Complexes of Diethylenetriamine (DIEN) and Tetraethylenepentamine (Tetren) with Cu (II) and Ni (II) on Hectorite

Robert A. Schoonheydt, Firmin Velghe, Rita Baerts and Jan B. Uytterhoeven
Centrum voor Oppervlaktescheikunde en Colloïdale Scheikunde, Katholieke Universiteit Leuven, De Croylaan 42, B-3030 Leuven (Heverlee), Belgium

Abstract: The nature of the complexes in aqueous solutions of Cu(II) and Ni(II) with diethylenetriamine (dien) and tetraethylenepentamine tetren) is pH-dependent. At M(II):dien = 2 and M(II):tetren = 1, the main complexes are [M(dien H)2(H2O)2]4+ and [M(tetren H)(H2O)2]3+. In excess ligand (pH = 10.30), the majority species are [M(dien)2]2+ and [M(tetren)(H2O)]2+, and considerable amounts of monoprotonated amines are adsorbed. The surface of hectorite prefers the tetragonally distorted complexes in all cases studied. The complexes readily lose their axially coordinated water molecules to form planar complexes on the interlamellar surface. The planar Ni(II)-complexes are diamagnetic, showing that the surface is a very weak axial ligand. The divalent complexes [M(dien)2]2+ and [M(tetren)(H2O]2+ can also be partially transformed to the corresponding planar forms on the surface, especially in the case of [Cu(dien)2]2+. The driving forces are thought to be the acid nature of the clay-adsorbed water and the gain in crystal field stabilization energy of the transition metal ions.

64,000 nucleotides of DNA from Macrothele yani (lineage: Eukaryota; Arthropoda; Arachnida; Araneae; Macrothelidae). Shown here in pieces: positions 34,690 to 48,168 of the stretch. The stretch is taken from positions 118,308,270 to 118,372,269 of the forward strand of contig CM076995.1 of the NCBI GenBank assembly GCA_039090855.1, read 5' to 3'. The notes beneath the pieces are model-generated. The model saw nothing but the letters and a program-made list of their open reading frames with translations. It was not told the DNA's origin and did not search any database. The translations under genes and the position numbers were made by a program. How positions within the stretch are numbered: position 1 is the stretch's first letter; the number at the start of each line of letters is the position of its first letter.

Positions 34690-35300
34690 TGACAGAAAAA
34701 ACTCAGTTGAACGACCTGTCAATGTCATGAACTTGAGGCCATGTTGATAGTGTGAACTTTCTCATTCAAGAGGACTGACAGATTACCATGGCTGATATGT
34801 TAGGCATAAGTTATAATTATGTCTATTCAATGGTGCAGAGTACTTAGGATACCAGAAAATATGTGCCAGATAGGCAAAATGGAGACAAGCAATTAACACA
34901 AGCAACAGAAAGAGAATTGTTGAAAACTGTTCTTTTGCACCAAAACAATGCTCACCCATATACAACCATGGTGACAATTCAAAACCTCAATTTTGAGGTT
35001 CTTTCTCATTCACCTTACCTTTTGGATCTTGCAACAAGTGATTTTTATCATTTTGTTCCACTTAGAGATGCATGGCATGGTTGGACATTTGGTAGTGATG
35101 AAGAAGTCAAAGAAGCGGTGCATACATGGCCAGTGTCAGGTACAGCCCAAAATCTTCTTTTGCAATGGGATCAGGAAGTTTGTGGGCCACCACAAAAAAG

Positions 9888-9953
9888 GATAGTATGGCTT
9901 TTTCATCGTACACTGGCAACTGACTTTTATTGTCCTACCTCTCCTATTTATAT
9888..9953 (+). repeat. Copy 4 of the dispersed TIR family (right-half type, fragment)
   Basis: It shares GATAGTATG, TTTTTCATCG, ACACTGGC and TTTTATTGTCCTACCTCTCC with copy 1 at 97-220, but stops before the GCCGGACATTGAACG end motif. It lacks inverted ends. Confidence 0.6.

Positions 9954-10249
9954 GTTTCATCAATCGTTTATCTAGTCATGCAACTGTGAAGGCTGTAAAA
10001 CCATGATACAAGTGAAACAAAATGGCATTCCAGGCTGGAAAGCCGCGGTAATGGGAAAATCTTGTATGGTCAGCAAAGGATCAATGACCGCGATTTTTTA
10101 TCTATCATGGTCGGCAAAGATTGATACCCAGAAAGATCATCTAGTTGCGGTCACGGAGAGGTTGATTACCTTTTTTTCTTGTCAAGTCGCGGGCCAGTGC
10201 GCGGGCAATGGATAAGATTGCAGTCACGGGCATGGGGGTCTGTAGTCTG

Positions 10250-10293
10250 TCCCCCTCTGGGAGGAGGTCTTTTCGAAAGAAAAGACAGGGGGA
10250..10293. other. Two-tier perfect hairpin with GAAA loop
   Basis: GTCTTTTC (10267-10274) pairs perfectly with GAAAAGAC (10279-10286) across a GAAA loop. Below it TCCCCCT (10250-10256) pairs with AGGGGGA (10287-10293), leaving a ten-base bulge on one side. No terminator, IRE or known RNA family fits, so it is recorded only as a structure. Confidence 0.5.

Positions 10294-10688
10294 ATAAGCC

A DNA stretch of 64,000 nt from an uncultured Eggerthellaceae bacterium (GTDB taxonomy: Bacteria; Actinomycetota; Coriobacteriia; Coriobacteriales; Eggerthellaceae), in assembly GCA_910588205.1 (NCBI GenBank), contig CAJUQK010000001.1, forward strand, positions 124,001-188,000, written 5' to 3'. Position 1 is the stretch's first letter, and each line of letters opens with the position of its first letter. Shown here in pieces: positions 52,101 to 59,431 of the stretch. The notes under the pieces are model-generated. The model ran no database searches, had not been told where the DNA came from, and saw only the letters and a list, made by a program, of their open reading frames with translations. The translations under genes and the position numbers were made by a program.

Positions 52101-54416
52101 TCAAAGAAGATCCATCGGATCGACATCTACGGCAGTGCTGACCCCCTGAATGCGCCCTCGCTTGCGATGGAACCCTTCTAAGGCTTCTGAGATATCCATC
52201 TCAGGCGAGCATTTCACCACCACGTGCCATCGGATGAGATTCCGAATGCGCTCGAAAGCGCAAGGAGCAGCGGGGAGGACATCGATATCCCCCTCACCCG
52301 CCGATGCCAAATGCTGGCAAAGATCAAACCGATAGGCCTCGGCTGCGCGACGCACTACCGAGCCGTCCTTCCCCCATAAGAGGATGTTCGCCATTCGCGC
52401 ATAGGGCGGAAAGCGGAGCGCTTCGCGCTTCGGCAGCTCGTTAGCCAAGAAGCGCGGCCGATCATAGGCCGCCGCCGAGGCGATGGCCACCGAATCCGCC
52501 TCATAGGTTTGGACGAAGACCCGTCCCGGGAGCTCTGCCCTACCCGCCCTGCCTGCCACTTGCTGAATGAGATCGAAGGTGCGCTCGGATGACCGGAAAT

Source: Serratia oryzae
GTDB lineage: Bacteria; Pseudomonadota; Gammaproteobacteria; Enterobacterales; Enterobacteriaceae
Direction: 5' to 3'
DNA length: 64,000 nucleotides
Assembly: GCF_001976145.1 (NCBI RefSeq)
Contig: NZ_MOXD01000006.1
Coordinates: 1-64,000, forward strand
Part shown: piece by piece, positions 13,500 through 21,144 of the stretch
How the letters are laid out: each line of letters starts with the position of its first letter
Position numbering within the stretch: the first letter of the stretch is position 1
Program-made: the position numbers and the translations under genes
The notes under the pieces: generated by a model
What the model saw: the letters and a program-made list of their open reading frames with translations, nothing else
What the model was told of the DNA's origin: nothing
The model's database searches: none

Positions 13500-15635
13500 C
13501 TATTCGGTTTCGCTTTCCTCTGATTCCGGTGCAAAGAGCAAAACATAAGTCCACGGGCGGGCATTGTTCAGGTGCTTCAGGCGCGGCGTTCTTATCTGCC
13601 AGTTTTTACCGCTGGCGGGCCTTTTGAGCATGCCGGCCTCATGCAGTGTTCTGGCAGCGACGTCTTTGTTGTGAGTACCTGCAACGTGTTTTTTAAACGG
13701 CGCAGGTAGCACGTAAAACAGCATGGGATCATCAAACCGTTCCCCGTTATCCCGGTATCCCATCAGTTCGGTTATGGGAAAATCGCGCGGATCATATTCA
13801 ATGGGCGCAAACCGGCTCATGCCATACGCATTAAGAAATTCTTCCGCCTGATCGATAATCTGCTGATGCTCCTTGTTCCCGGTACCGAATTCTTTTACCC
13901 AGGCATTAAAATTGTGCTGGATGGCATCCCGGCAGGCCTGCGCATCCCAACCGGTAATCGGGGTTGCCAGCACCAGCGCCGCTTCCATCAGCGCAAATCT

Key Words: Amines • Complexes • Hectorite • Spectroscopy • Thermal Stability • Transition Metals

Clays and Clay Minerals; August 1979 v. 27; no. 4; p. 269-278; DOI: 10.1346/CCMN.1979.0270405
© 1979, The Clay Minerals Society
Clay Minerals Society (www.clays.org)